Reporting for Service Organizations: Making Sense of SOC 1, SOC 2, SOC 3 and SSAE 16
With more and more organizations outsourcing business processes and systems, data is now being stored at third-party data centers.
Until recently, many organizations relied on the legacy Statement on Auditing Standards (SAS) 70 reports to gauge the controls in place at these outsourced data centers. SAS 70 however was never intended for that. It focuses specifically on risks related to internal control over financial reporting (ICOFR), and does not cover crucial aspects, such as system availability and security.
In 2011, the American Institute of Certified Public Accountants (AICPA) replaced the antiquated SAS 70 reports with three Service Organization Control (SOC) reports. These SOC reports address a broader set of user needs for outsourced services. The SOC reporting framework for service organizations consists of SOC 1, SOC 2, and SOC 3 reports. While SOC 1 reporting is geared towards controls relevant to financial reporting, SOC 2 and SOC 3 reports cater to internal controls outside of that financial reporting.
SOC 1 reports is based on the Statement on Standards for Attestation Engagements No. 16 (SSAE 16), which offers a detailed description of the system and a declaration from the management. Organizations that opt for this report end up with a SOE 1 SSAE 16 Type 1 (system as it exists at a particular point of time) or SOE 1 SSAC Type 2 report (system as it exists for a particular time period). SOC 1 is the direct replacement for the old SAS 70, and organizations who simply shift from SAS 70 to SOC 1 actually do not do extend their scope of reporting. SSAE 16 is technically oriented towards service organizations with credible relationships with Internal Control(s) over Financial Reporting (ICFR.)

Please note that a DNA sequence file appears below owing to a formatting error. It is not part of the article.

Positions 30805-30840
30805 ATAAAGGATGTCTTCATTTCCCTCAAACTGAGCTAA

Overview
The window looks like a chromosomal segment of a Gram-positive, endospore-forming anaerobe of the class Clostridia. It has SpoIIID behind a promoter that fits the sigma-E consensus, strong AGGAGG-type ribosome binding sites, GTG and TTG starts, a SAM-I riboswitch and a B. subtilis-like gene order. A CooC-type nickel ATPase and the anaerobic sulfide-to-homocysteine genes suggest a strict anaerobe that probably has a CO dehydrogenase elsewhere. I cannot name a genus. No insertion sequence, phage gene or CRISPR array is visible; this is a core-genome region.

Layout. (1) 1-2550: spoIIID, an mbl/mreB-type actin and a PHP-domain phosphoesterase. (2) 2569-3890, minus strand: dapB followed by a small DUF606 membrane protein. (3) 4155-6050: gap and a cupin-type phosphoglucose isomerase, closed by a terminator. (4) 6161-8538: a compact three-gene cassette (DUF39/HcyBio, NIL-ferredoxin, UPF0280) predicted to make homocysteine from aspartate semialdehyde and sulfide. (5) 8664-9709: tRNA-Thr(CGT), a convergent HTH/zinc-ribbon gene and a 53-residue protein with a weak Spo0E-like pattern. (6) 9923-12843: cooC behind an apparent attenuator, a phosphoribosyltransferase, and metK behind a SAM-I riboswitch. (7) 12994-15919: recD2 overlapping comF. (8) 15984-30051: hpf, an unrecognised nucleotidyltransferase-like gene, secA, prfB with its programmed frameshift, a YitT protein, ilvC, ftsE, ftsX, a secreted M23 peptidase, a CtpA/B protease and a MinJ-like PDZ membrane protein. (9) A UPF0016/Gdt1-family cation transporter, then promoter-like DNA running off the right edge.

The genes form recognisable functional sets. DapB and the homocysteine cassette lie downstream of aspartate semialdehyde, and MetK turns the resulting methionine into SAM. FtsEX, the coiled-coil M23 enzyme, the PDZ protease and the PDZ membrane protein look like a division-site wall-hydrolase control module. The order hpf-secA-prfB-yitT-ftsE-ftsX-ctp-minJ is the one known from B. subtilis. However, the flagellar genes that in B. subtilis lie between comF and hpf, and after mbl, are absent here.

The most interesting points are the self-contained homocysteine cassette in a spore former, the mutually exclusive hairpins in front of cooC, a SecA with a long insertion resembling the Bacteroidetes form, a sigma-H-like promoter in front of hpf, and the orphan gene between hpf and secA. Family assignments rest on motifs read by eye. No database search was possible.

SOC 2 and SOC 3 offers a significant upgrade from SAS 70/SOC 1 as these are is specifically designed for Software as a Service (SaaS), cloud computing, and technology related service organizations.
Both SOC 2 and SOC 3 reporting is based on AICPA’s AT 101 professional standards, and encompass five Trust Services Principles: Security, Availability, Processing Integrity, Confidentiality and Privacy.
- Security: Whether the system is protected against unauthorized access. This covers both logical and physical deployments in place.
- Availability: Whether the system is available for operation and use as per the stated commitments
- Processing Integrity: Whether system processing is accurate, timely, complete and authorized.
- Confidentiality: Whether information designated “confidential” is actually protected as agreed upon.
- Privacy: Whether personal information is collected, used, retained, and disclosed in conformity with the stated commitments of the in-house privacy notice and also the privacy principles put forth by the American Institute of Certified Public Accountants (AICPA) and the Canadian Institute of Chartered Accountants (CICA).
The qualified auditor makes a report of the service organization on these parameters.
SOC 2 is a restricted-use report, containing detailed description and results of the service auditor's tests of controls, and the auditor’s opinion on the description of the service organization's system. A SOC 3 report in contrast is a general-use report that only states whether the system achieved the trust services criteria, without the description of tests and results, and without the auditor’s opinion on the description of the system.
Data centers may choose SOC 2 or SOC 3 depending on their requirements and client expectations. For instance, companies that outsource their operations would be concerned with privacy of the information and security of their data handled by the third-party data center. They would prefer a data center partner who has an SOC 3 seal .
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